2. In a foldable clothes support, the combination of a standard, a clothes rack pivoted to the upper end of said standard, a base, and a hinge and latch structure pivotally securing said base and the lower end of said standard, said standard including a long member, said base including a long member bent in a plane and having cylindrical ends in spaced alignment, said hinge and latch structure including a latching plate with a hook portion formed at the free end thereof and two clamping plates having corresponding T channels formed therein, the

leg of each of said T channels being shaped to cooperate together to receive and clamp said standard member and one of said T channel legs being adapted to clamp and anchor an end of said latching plate, said one of said T channel legs including a groove extending transversely thereto, and an end of said latching plate including a lip projecting transversely thereto and adapted to be anchored in said groove, the cross-arms of said T channels being generally semi-circular in cross-section and shaped to receive and secure rotatably said base member ends, and a bail having ends secured to said base member and central portion adapted to engage and latch with the hook portion at the free end of said latch plate.

References Cited in the file of this patent UNITED STATES PATENTS 2,677,518 Happy May 4, 1954 2,896,789 Sans July 28, 1959 2,913,200 'Paine Nov. 17, 1959 FOREIGN PATENTS 538,103 Belgium May 31, 1955

Patent Citations
Cited PatentFiling datePublication dateApplicantTitle
US2677518 *Mar 15, 1950May 4, 1954Russell E HappyCollapsible clothes support
US2896789 *Sep 18, 1958Jul 28, 1959Saw Mill River Ind IncGarment racks
US2913200 *Jul 6, 1954Nov 17, 1959Duro Metal Products CoSeparable mounting for electric motors or the like
BE538103A * Title not available
Referenced by
Citing PatentFiling datePublication dateApplicantTitle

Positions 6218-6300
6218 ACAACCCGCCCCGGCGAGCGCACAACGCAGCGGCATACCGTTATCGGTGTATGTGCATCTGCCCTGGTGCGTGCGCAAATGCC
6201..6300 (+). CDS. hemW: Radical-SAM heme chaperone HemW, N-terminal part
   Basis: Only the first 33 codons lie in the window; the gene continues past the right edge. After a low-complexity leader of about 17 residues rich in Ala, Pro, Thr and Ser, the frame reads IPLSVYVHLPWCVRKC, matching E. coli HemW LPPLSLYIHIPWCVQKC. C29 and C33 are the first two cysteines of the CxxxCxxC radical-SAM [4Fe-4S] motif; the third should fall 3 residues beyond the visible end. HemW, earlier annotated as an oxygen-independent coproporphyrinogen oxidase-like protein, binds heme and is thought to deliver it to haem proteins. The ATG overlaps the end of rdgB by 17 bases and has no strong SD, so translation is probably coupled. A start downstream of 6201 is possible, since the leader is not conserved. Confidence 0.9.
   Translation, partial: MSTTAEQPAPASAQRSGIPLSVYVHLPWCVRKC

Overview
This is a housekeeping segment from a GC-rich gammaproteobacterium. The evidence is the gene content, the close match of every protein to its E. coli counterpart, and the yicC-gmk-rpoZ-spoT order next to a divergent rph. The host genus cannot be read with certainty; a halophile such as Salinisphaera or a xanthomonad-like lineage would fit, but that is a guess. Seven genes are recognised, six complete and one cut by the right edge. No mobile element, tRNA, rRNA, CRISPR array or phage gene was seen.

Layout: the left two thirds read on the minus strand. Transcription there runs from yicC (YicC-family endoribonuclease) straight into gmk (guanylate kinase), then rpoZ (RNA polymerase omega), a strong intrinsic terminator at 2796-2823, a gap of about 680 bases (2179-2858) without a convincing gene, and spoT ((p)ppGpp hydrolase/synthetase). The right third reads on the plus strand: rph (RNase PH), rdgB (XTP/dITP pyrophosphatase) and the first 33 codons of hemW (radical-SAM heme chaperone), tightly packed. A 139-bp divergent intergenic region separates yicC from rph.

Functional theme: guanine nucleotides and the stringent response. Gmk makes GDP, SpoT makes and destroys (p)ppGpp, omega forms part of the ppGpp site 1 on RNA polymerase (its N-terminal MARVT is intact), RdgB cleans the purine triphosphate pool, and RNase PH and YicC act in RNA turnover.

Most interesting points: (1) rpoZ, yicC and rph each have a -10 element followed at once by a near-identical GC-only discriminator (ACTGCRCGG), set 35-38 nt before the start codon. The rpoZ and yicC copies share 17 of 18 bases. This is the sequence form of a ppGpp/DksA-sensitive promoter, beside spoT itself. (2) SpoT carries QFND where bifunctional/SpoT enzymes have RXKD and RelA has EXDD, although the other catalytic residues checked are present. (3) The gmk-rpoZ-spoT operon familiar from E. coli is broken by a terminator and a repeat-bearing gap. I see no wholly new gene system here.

US3118565 *Sep 10, 1962Jan 21, 1964Nat Biscuit CoCollapsible cone dispensers
US3157287 *Dec 27, 1962Nov 17, 1964Gillette CoDisplay rack
US3499541 *Oct 5, 1967Mar 10, 1970Lee Rowan CoExpanding shelf clothes rack
US3507402 *Nov 2, 1967Apr 21, 1970Alexander RuizCollapsible clothes support
US4029004 *Oct 9, 1973Jun 14, 1977Edward IsenbergMeat curing rack
US4836480 *Feb 8, 1988Jun 6, 1989Guy BesnerMulti-purpose support frame for cooking grill
US5788192 *Dec 13, 1995Aug 4, 1998Poole, Jr.; Roy L.Portable splicing rack and apparatus to secure a bracket
US6354612 *Apr 21, 1997Mar 12, 2002Unarco Industries, Inc.Shopping cart having selectively positionable tray basket
US6371309 *Dec 17, 1999Apr 16, 2002Joseph M. SmithBicycle storage rack
US6575315 *Jun 29, 2001Jun 10, 2003Richard L. ZidekDisplay rack with repositionable shelf
US6702119 *Nov 27, 2001Mar 9, 2004Pro-Mart Industries, Inc.Popup wardrobe
US6758355May 1, 2003Jul 6, 2004Astoria Wire Products, Inc.Display rack with repositionable shelf
US8225946Jun 29, 2006Jul 24, 2012Simplehuman, LlcShelving system
US8408405May 31, 2011Apr 2, 2013Simplehuman, LlcShelving system
US8474632Dec 1, 2009Jul 2, 2013Simplehuman, LlcShelving system
Classifications
U.S. Classification211/204, 108/146, 248/161, 248/188.1, 211/149
International ClassificationA47G25/00, A47G25/06
Cooperative ClassificationA47G25/0664
European ClassificationA47G25/06E